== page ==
1. Install a marina corner fender. Not all marinas are the same so very few options are available here. 
  2. Install a normal marina fender by bending it around the corner and use some extra fasteners to hold it in place. While not pretty, this can be quite effective in the right situations.  Attaching fenders around a corner requires some consideration and care as when your boat presses against the corner, there is very little fender foam that comes into contact with the vessel and it will be compressed very easily.  It’s not like a boat lying up against a full-length fender, all the load goes over a very small area.  There are some fenders available that are made of a higher density foam and designed to bend around corners just for these reasons.  Ironically, the denser foam makes it harder to bend the fender around the corner and these are more suited to gradual corners rather than sharp corners.    
  3. The most popular and best option is to install one or two dock wheels on the corner. Dock wheels are designed specifically for corners and usually consist of a bracket with a dense foam wheel mounted on it.  As a boat press on the dock wheel while going past it, the wheel rotates with the hull.  While very effective, they are not designed to take the loads of a vessel leaning on them and using it as a pivot wheel.  Doing so will overload the wheel and could result in damage to a vessels hull or the dock wheel.  Attaching them also requires a thorough inspection of the dock and an appropriate dock wheel and mounting method selected.

Marina Pole Fenders

Marina poles never used to be a concern as most boats were fitted with toe rails or rub strips around them that would keep the hull surface from contacting with a marina pole if the boat happened to press up against it.  Nowadays, with the large increase in production vessels such as Beneteau, Jeanneau, Hanse,Dehler, Moody, Dufour, Absoluteetc, some of which do not have toes rails or rub strips fitted, marina poles have become a large point of concern as contact with a marina pole can now result in instant damage to a vessel’s topside.  Pole fenders have become a popular solution to this problem, effectively creating a fender around the pole which protects the topsides and moves up and down the marina pole with the tide.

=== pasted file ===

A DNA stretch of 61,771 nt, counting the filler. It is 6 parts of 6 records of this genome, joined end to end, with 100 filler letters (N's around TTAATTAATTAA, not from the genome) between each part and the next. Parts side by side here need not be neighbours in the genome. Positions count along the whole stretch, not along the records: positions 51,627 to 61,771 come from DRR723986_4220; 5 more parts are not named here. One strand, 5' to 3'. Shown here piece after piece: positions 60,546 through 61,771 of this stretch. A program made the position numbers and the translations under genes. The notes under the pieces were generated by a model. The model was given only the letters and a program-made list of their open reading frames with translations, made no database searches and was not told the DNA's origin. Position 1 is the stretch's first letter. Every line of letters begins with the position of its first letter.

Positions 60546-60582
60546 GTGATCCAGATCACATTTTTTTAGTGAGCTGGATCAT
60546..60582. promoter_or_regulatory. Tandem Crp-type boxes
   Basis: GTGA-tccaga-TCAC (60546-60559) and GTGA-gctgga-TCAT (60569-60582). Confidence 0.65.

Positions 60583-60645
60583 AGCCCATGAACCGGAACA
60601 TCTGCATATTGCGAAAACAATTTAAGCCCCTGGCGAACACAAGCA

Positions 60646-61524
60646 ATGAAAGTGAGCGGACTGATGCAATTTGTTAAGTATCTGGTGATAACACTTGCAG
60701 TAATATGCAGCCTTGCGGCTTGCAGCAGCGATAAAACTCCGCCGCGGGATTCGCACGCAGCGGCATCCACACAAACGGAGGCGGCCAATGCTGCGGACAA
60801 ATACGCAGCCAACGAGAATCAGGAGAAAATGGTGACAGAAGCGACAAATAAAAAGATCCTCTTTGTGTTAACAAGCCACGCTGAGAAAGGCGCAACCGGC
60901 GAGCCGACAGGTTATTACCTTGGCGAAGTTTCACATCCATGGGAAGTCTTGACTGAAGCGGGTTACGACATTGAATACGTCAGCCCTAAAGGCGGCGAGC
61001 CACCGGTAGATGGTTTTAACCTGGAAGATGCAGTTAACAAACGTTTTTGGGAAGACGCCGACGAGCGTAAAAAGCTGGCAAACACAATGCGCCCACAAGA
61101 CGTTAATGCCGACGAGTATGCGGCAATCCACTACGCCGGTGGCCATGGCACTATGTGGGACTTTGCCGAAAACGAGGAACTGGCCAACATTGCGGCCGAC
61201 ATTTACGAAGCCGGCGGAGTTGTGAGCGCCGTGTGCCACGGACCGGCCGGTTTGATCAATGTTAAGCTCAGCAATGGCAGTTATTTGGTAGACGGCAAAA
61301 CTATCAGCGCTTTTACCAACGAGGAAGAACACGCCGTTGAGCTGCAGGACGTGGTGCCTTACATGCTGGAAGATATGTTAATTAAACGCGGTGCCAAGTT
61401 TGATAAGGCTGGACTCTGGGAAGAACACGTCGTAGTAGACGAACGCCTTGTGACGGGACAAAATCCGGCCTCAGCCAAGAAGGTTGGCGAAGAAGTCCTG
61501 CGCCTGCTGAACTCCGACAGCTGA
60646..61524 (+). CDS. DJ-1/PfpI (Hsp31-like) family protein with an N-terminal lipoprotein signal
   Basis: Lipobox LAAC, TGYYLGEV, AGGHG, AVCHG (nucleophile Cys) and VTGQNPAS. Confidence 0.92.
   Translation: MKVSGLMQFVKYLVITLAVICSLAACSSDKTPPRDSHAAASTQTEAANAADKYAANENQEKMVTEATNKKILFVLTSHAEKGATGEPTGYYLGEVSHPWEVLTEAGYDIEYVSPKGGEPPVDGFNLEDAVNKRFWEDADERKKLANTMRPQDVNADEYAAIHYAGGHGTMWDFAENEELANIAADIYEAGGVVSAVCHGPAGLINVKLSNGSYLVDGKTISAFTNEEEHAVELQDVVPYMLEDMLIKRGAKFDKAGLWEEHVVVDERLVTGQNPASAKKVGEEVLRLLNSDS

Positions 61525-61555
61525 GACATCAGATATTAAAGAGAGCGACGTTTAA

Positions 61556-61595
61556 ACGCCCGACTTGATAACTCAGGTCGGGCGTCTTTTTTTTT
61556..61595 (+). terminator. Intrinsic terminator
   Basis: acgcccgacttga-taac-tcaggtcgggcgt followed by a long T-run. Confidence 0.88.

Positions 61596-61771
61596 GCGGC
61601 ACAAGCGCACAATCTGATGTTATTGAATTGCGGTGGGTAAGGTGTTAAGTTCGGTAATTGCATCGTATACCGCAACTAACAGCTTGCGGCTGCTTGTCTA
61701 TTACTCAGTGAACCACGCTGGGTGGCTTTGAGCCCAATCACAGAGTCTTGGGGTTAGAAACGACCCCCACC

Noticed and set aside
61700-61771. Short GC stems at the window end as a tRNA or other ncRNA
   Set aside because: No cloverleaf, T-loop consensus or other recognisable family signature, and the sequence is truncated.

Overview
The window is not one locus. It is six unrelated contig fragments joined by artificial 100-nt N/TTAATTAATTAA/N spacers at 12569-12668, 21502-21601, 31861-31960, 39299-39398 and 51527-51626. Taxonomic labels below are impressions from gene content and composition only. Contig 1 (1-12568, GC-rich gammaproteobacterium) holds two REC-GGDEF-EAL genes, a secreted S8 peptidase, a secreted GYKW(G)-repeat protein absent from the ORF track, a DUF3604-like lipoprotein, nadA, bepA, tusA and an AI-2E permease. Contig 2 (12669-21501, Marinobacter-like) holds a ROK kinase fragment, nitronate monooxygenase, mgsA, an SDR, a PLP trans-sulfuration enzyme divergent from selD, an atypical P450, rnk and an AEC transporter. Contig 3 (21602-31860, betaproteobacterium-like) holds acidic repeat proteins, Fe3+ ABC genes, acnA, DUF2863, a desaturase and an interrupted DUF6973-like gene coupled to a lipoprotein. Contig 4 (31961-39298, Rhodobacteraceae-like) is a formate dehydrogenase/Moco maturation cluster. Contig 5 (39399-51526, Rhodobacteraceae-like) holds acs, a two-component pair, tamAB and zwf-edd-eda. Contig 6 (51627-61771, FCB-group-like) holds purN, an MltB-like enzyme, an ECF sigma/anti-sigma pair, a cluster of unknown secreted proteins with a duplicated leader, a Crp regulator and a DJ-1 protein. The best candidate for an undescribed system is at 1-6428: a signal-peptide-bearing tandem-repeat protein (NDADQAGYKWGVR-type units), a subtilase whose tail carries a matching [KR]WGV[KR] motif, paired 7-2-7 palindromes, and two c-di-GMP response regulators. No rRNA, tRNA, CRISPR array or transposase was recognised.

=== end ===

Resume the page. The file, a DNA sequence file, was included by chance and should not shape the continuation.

Marina Policies for Fenders

Today most marinas have strict policies on the standards and installation requirements for marina fenders.  Some of these requirements are governed by the construction method of the marina piers and fingers.  For example, many marinas have a requirement to be able to tighten large lateral bolts through the piers themselves, thus demanding that any fenders that hang down over the whalers (the wooden or composite beams that surround the concrete pontoons) can be removed or lifted / flipped out of the way easily to enable this regular maintenance to occur.

Installation and Fender Accessories

While the DIY owner still exist today, more commonly installation has moved on to more specialist installers with boat owners seemingly becoming more time poor and wanting their vessel to be ready to go so it can be enjoyed.  Full marina berth set ups including various fender solutions coupled with mooring lines all customized and specifically installed to suit each vessel has become the norm. 

To the owner still keen to do their own installation, there is a large range of products and lots of advice (not all of it good unfortunately) out there to allow you to fit out your berth.  But make sure the product you are selecting is fit for purpose for your vessel, your marina and meets the marina’s policies.